Calls for South Africa’s Ramaphosa to quit on larceny charges are growing louder

Lawmakers are expected to debate the report Tuesday and vote on whether to take further action, including pursuing an impeachment trial. ANC lawmakers have a majority in parliament and can resist attempts to impeach their leader.

“The President recognizes the enormity of this problem and what it means for the country and the stability of the government,” Ramaphosa spokesman Vincent Magwenya told reporters, saying the president is still editing the report. “As a result of the report, we are at an unprecedented and exceptional moment as a constitutional democracy and as such any decision by the President must be made in the best interests of the country. This decision cannot be rushed,” Magwenya said.

According to the parliamentary report, Ramaphosa claimed the stolen money totaled $580,000 and disputed the original $4 million that Fraser allegedly stole.

The report also questioned Ramaphosa’s explanation that the money came from selling buffalo to a Sudanese businessman, Mustafa Mohamed Ibrahim Hazim, and asked why the animals remained on the farm more than two years later.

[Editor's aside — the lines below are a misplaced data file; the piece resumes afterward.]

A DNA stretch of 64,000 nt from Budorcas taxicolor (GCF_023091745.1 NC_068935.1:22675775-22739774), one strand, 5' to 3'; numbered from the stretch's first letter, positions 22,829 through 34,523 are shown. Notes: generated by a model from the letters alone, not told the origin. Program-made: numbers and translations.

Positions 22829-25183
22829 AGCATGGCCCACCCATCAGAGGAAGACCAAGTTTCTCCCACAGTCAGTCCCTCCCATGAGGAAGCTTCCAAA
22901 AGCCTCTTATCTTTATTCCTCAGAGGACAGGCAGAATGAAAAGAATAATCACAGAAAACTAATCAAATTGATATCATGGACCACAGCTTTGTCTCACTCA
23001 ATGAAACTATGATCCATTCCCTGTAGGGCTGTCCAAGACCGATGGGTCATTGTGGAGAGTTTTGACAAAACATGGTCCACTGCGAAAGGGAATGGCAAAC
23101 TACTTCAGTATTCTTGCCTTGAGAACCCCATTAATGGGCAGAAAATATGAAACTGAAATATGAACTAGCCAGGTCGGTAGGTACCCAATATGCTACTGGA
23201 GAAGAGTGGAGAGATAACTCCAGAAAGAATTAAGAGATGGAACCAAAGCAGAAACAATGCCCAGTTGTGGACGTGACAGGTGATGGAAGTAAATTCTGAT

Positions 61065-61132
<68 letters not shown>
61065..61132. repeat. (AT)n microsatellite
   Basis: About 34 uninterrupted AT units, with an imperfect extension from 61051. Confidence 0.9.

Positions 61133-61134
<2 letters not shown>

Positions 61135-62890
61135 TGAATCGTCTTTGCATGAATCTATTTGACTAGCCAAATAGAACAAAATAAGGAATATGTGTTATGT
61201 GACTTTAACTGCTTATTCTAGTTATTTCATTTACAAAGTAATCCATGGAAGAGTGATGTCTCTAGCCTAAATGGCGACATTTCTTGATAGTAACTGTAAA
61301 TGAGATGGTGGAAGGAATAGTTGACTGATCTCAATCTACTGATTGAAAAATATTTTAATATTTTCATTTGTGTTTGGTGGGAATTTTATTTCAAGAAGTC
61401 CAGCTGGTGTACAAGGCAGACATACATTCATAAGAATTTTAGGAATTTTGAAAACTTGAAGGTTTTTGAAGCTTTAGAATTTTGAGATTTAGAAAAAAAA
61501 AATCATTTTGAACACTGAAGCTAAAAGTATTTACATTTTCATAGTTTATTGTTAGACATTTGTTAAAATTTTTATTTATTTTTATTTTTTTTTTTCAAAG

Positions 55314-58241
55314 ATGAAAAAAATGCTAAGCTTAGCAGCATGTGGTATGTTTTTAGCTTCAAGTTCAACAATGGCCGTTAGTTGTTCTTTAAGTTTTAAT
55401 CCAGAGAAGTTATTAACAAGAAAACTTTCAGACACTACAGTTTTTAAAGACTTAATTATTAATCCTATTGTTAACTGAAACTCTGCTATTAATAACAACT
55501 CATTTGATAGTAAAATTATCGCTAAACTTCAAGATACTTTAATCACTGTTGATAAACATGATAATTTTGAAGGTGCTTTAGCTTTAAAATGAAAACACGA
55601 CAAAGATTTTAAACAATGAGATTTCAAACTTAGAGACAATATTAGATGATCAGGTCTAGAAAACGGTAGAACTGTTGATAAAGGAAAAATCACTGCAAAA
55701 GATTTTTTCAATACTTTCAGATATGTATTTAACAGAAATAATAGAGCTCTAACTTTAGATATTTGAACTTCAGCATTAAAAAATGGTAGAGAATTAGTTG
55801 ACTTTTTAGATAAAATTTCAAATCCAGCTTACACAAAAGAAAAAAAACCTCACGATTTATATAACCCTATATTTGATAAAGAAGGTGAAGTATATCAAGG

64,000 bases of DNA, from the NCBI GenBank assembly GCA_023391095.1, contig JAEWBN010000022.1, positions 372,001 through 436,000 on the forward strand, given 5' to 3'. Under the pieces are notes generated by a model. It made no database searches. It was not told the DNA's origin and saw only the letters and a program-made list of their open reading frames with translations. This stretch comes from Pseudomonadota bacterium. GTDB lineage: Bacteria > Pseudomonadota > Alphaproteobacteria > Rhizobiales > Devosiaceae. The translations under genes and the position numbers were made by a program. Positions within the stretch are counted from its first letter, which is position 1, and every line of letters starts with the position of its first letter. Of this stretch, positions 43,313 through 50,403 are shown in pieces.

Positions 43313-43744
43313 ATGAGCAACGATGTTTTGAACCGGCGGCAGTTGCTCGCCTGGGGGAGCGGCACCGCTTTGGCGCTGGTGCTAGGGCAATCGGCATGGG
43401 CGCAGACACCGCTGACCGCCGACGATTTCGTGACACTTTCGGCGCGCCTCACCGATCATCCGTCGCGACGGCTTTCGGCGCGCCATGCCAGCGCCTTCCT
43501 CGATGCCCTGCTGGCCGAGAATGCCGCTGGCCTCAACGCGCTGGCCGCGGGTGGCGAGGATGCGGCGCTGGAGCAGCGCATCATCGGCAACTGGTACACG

According to the report, a central bank investigation found that there were no records of dollars entering the country. “We are unable to investigate or verify the origin of the foreign currency,” it said.

The parliamentary panel said Ramaphosa had placed himself in a conflict of interest, saying the evidence presented to him “determines that the president may be guilty of a serious violation of certain sections of the constitution.”

The report criticized Ramaphosa for not informing the police according to proper procedures, choosing instead to entrust the matter to the head of his Presidential Protection Unit.

The main opposition party, the Democratic Alliance, is among those calling for Ramaphosa’s impeachment.

“President Ramaphosa most likely violated a number of constitutional provisions and has a case to answer. The impeachment process against his behavior must continue, and he will have to offer far better and fuller explanations than we have received so far,” said Democratic Alliance leader John Steenhuisen.

Political scientist Dale McKinley said he was not convinced there was enough information to force Ramaphosa to resign.

“I don’t see Cyril Ramaphosa stepping aside unless he is charged. If he gets charged, he has to swallow it and basically do that,” McKinley said. “If he’s not charged and it’s just this impeachment trial, I get the impression that … he’s going to try to shore up his base and sit it out. I could be wrong, but I think politicians, their first instinct is to survive.”

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